05 Jun Do You Need a Rabbi for a Wedding?
I. WHAT A RABBI DOES
Most of us have been to enough Jewish weddings that we know how they work. We can easily officiate. Even without a big crowd, all a man has to do is give a woman a ring in front of two witnesses and say the “harei at” formula. Who needs a rabbi? If you really want an officiant, have your friend, teacher or barber perform the ceremony. Maybe have a singer or a chazzan do it, instead of a rabbi. Looking through the responsa literature, we see that some people have done it that way with disastrous results.
You need a rabbi to officiate to ensure that the man and woman are permitted to marry and that the wedding is performed according to the necessary requirements. Rav Yosef Zechariah Stern (Zeicher Yehosef, Even Ha-Ezer 10) discusses a wedding at which a local teacher officiated without the knowledge of the town’s rabbi. Not only were the couple forbidden to marry, the ring was borrowed. When the teacher learned about the ring, he had the couple divorce and remarry. The rabbi asked Rav Stern whether the couple may remain together after the second wedding, since technically they should never have been allowed to marry. Throughout the centuries, the responsa literature records many similar questions in which inexpert officiants failed to ensure that the ring or witnesses met halachic standards or were unaware that the couple may not be allowed to wed. This is why the Gemara (Kiddushin 6a) warns that anyone who does not fully understand marriages and divorces may not officiate at them. You need to be trained to perform a wedding.
II. LOCAL ENACTMENTS
Mischievous teenagers cause an additional problem of rabbi-less weddings. If a boy gives a girl anything of sufficient value and says “harei at…,” and she accepts, they need a divorce. To avoid this problem, communities have attempted to issue enactments that render such weddings invalid. Throughout the Middle Ages, we see mentions of local excommunications (cherem) issued on anyone who marries a woman (kiddushin) without a minyan, a formal officiant or otherwise planned and controlled. These enactments and excommunications can serve to deter people from marrying in this fashion and punish those who do so. The question is whether these enactments can invalidate a wedding, thereby avoiding the need for a get which can be very difficult and costly.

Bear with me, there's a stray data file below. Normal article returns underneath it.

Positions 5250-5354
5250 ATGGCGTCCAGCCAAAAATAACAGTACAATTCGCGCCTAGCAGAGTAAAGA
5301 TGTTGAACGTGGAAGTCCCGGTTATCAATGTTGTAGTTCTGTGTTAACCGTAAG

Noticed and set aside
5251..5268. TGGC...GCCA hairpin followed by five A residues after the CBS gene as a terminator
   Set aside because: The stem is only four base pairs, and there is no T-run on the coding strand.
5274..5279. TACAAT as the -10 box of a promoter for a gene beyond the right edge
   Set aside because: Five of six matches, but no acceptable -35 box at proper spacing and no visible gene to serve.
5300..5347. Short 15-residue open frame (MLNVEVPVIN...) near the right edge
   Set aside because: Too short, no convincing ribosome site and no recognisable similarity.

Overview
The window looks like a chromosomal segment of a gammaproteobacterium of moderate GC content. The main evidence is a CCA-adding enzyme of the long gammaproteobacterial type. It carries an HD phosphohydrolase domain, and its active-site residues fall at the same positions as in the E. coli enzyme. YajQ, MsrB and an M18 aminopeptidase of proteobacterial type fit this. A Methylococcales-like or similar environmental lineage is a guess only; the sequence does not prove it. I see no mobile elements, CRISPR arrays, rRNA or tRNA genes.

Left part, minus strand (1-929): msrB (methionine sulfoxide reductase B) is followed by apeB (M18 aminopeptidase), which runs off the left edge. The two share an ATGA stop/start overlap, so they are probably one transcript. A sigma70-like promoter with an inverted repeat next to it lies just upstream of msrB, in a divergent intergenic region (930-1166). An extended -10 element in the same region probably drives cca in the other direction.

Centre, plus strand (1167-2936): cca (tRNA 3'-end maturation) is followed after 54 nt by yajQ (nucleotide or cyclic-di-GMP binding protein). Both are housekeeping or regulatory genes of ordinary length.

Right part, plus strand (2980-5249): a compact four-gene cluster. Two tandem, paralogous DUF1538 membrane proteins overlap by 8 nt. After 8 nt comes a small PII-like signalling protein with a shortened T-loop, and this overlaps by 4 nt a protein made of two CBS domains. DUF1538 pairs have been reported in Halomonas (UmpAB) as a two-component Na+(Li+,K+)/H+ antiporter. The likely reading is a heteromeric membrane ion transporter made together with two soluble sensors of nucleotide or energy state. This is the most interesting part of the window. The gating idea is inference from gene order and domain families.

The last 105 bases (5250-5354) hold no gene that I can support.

We see three views on this matter in the 16th century. Rav Eliyahu Mizrachi (Responsa, no. 17) points out that a wedding of two people rabbinically forbidden can be effective, even if prohibited. If so, how can a wedding prohibited only by a cherem be less effective than one rabbinically forbidden? He does not allow for the invalidation of these marriages. However, his argument assumes that the cherem merely forbids the marriage. The rabbinic genius can find other ways to invalidate the marriage.
Rav Moshe (Maharam) Alashkar (Responsa, no. 48) discusses enactments that not only forbid the marriage but explicitly remove ownership of the ring (or other item) used to effect the marriage. Since the groom must own the ring and rabbis (even today) have the ability to render property ownerless, they can prevent the marriage from taking effect by declaring in advance that the ring is ownerless under specific circumstances. However, Maharam Alashkar cautions that a single community inside a large city cannot make this enactment on its own. Otherwise, a couple can just go down the street and have their marriage recognized. Only the joint communities of a city or region can invalidate marriages in this way.
Rav Shmuel De Medina (Maharshdam; Responsa, Even Ha-Ezer 12, 21, 30) discusses a different type of cherem. Communities can excommunicate people who witness a wedding that lacks a rabbi or minyan. Since a wedding needs two witnesses, by excommunicating the witnesses the rabbis effectively nullify the wedding. This was challenged by the Maharshach, whose case was taken up by the Ketzos Ha-Choshen (52:1). Witnesses are only invalidated after the fact, for future weddings. Additionally, people can witness a wedding by accident, if they happen to be where it takes place. In such a case, they do not violate the cherem and remain qualified to testify.
In practice, the Rema (Shulchan Aruch, Even Ha-Ezer 28:21) rules that even if a community issues an enactment against marriages without a minyan or the like, in such situations we require a get out of doubt. Where there is no enactment to the contrary, the Taz (Even Ha-Ezer 49:1) allows anyone to officiate at a wedding as long as he does not rule on anything. I assume that means that a rabbi has to approve the marriage in advance and the officiant needs at least basic training to avoid problems. Indeed, many communities issued an enactment that the rabbi had to approve the marriage but did not have to officiate at the wedding. This is so despite the reality that some communities failed to pay their rabbi a living wage and assumed that he would supplement his income with fees for life cycle events. However, the Pischei Teshuvah (ad loc., 2) quotes Rav Ya’akov Reischer (Shevus Ya’akov 3:116) who rules that a wedding officiant must be fully proficient in all the laws to avoid problems.
Rav Moshe Sofer (Responsa Chasam Sofer, Even Ha-Ezer 108-109) adds an important footnote to the above discussion. The annulment under debate only refers to the first stage of marriage, the kiddushin. Since reckless teenagers would only do the kiddushin, these enactments could prevent such problems. However, no cherem can undo a marriage that has been consummated.